Indeed your issue was that you were not working with signed images. And in the following code you can find an alternative in order to avoid looping through the image pixels, which my guess would be that it is more time consuming (I have not test it to be honest) than using the internal functions of opencv:

void addGaussianNoise(Mat &image, double average=0.0, double standard_deviation=10.0)
{
    // We need to work with signed images (as noise can be
    // negative as well as positive). We use 16 bit signed
    // images as otherwise we would lose precision.
    Mat noise_image(image.size(), CV_16SC3);
    randn(noise_image, Scalar::all(average), Scalar::all(standard_deviation));
    Mat temp_image;
    image.convertTo(temp_image,CV_16SC3);
    addWeighted(temp_image, 1.0, noise_image, 1.0, 0.0, temp_image);
    temp_image.convertTo(image,image.type());
}
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Comments

This solved my problem

Hossain Md Shakhawat gravatar imageHossain Md Shakhawat ( 2015-12-29 21:22:31 -0500 )edit
2

answered 2015-08-14 04:23:36 -0500

LBerger gravatar image

updated 2015-08-14 06:36:47 -0500

As you gaussian noise is ranging 0 to 255 you add energy to image I think you can substract mean to your result and it should be OK

Mat mSource_Bgr;
mSource_Bgr= imread("c:/Users/Laurent.PC-LAURENT-VISI/Downloads/ReaMu.png",CV_LOAD_IMAGE_ANYCOLOR);

double m_NoiseStdDev=10;

Mat mNoise_Bgr = mSource_Bgr.clone();
Mat mGaussian_noise = Mat(mSource_Bgr.size(),CV_8UC3);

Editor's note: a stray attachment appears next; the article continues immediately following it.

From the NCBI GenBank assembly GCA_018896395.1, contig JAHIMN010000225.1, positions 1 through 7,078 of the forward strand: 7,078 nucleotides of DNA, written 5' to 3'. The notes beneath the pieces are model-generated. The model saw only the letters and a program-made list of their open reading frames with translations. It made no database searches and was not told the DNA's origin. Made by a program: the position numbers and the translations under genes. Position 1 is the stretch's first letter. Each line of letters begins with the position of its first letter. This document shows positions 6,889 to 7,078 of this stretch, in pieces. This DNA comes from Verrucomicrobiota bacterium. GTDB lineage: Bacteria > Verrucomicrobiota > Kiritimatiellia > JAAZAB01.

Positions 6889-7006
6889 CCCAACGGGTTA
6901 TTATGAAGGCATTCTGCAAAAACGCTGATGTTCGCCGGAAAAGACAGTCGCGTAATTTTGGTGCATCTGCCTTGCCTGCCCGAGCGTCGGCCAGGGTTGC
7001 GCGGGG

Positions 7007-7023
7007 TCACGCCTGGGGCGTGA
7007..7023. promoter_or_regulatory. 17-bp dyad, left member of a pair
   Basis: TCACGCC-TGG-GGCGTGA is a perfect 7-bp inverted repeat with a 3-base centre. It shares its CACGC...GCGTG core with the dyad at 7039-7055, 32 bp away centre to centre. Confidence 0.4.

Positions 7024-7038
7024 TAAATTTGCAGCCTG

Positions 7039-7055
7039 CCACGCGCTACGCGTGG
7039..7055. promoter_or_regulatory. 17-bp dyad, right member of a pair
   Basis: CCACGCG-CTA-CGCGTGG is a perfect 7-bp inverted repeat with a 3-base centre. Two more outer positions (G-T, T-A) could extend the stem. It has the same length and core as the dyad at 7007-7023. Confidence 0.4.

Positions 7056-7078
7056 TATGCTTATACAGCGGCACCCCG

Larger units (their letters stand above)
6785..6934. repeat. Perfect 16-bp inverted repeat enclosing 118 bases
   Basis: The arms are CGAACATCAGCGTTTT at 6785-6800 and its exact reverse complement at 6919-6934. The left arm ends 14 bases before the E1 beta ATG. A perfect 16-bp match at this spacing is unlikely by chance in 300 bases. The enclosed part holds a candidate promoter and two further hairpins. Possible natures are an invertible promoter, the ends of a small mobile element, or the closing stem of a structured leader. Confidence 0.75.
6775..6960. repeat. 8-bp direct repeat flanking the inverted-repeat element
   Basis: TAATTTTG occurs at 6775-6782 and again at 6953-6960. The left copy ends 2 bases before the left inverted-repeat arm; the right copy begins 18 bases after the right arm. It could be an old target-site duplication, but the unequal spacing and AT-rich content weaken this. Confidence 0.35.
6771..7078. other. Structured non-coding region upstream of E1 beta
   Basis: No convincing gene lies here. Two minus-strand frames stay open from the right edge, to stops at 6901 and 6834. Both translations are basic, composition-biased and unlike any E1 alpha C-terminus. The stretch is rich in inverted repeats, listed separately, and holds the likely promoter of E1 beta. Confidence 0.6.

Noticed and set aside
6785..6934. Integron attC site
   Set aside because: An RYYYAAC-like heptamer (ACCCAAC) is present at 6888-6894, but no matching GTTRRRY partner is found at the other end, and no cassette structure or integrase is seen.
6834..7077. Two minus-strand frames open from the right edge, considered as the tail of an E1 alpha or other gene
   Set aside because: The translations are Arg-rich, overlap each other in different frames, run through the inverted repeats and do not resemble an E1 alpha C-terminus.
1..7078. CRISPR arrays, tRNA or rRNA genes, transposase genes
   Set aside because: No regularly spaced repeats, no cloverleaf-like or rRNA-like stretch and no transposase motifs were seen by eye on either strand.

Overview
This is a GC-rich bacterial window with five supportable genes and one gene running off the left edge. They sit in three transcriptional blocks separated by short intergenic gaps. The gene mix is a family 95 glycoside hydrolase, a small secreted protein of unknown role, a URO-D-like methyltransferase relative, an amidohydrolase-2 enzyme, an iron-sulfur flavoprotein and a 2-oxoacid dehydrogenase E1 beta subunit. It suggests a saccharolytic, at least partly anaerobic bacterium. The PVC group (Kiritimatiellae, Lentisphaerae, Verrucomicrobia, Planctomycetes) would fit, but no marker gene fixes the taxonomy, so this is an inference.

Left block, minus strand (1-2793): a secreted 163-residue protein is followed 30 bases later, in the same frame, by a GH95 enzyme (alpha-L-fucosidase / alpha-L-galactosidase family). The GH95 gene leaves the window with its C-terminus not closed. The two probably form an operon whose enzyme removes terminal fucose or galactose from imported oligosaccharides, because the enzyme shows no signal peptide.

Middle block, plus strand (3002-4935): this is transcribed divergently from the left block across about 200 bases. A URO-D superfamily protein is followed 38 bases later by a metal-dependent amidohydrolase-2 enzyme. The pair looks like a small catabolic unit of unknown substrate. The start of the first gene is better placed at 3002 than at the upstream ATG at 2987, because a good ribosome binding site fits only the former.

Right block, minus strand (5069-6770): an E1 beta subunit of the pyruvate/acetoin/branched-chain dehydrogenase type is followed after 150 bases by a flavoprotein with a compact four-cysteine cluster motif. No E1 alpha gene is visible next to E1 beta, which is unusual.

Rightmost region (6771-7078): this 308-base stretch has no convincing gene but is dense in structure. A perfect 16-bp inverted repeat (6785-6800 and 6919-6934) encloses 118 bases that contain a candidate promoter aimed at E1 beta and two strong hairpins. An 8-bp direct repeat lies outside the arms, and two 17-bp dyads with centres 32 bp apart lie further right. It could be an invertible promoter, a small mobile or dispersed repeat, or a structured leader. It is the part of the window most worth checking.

randn(mGaussian_noise,0,m_NoiseStdDev);
double minIm,maxIm;

std::vector<Mat> plan;
split(mGaussian_noise,plan);
for (int i = 0; i < mGaussian_noise.channels(); i++)
{
minMaxIdx(plan[i],&minIm,&maxIm);
cout << minIm << "\t";
cout << maxIm << "\n";
}
mNoise_Bgr += mGaussian_noise;
Scalar x=mean(mGaussian_noise);
cout << x << "\n";
subtract(mNoise_Bgr,x,mNoise_Bgr);

imshow("Output Window",mNoise_Bgr);
waitKey();

Following remark from @LorenaGdL and @Balaji R I think this code is better (negative value at the end are not process and it could be a problem) :

Mat mSource_Bgr;
double minIm,maxIm;
std::vector<Mat> plan;
Scalar x;

mSource_Bgr= imread("ReaMu.png",CV_LOAD_IMAGE_ANYCOLOR);
cout << "Original image\n";
split(mSource_Bgr,plan);
for (int i = 0; i < mSource_Bgr.channels(); i++)
{
    minMaxIdx(plan[i],&minIm,&maxIm);
    cout << minIm << "\t";
    cout << maxIm << "\n";
}
x=mean(mSource_Bgr);
cout << x << "\n";


double m_NoiseStdDev=10;

Mat mNoise_Bgr ;
mSource_Bgr.convertTo( mNoise_Bgr,CV_32FC3, 1,0);


Mat mGaussian_noise = Mat(mSource_Bgr.size(),CV_32FC3);

randn(mGaussian_noise,0,m_NoiseStdDev);
mNoise_Bgr += mGaussian_noise;


cout << "Gaussian noise\n";
split(mGaussian_noise,plan);
for (int i = 0; i < mGaussian_noise.channels(); i++)
{
    minMaxIdx(plan[i],&minIm,&maxIm);
    cout << minIm << "\t";
    cout << maxIm << "\n";
}
x=mean(mGaussian_noise);
cout << x << "\n";

cout << "Result image+ gausssian noise\n";
split(mNoise_Bgr,plan);
for (int i = 0; i < mNoise_Bgr.channels(); i++)